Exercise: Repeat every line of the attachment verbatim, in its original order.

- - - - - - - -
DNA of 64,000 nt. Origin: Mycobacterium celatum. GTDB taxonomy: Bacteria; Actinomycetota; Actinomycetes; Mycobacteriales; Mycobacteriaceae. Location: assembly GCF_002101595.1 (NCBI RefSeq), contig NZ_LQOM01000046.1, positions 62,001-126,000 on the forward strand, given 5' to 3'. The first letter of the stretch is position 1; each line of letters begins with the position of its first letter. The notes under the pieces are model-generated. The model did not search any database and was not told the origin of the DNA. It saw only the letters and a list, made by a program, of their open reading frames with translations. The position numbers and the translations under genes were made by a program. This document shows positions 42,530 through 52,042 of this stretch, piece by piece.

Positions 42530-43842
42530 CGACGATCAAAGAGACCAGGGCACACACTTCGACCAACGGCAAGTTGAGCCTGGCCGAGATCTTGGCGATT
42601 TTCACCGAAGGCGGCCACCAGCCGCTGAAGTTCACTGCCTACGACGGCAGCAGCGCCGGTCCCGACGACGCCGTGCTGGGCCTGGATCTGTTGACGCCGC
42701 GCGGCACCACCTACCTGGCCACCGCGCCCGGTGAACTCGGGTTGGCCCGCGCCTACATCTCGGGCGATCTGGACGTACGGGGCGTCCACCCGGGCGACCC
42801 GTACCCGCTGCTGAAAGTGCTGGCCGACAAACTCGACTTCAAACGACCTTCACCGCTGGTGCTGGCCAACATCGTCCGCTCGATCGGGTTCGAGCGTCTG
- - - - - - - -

DNA of 64,000 nt. Origin: Mycobacterium celatum. GTDB taxonomy: Bacteria; Actinomycetota; Actinomycetes; Mycobacteriales; Mycobacteriaceae. Location: assembly GCF_002101595.1 (NCBI RefSeq), contig NZ_LQOM01000046.1, positions 62,001-126,000 on the forward strand, given 5' to 3'. The first letter of the stretch is position 1; each line of letters begins with the position of its first letter. The notes under the pieces are model-generated. The model did not search any database and was not told the origin of the DNA. It saw only the letters and a list, made by a program, of their open reading frames with translations. The position numbers and the translations under genes were made by a program. This document shows positions 42,530 through 52,042 of this stretch, piece by piece.

Positions 42530-43842
42530 CGACGATCAAAGAGACCAGGGCACACACTTCGACCAACGGCAAGTTGAGCCTGGCCGAGATCTTGGCGATT
42601 TTCACCGAAGGCGGCCACCAGCCGCTGAAGTTCACTGCCTACGACGGCAGCAGCGCCGGTCCCGACGACGCCGTGCTGGGCCTGGATCTGTTGACGCCGC
42701 GCGGCACCACCTACCTGGCCACCGCGCCCGGTGAACTCGGGTTGGCCCGCGCCTACATCTCGGGCGATCTGGACGTACGGGGCGTCCACCCGGGCGACCC
42801 GTACCCGCTGCTGAAAGTGCTGGCCGACAAACTCGACTTCAAACGACCTTCACCGCTGGTGCTGGCCAACATCGTCCGCTCGATCGGGTTCGAGCGTCTG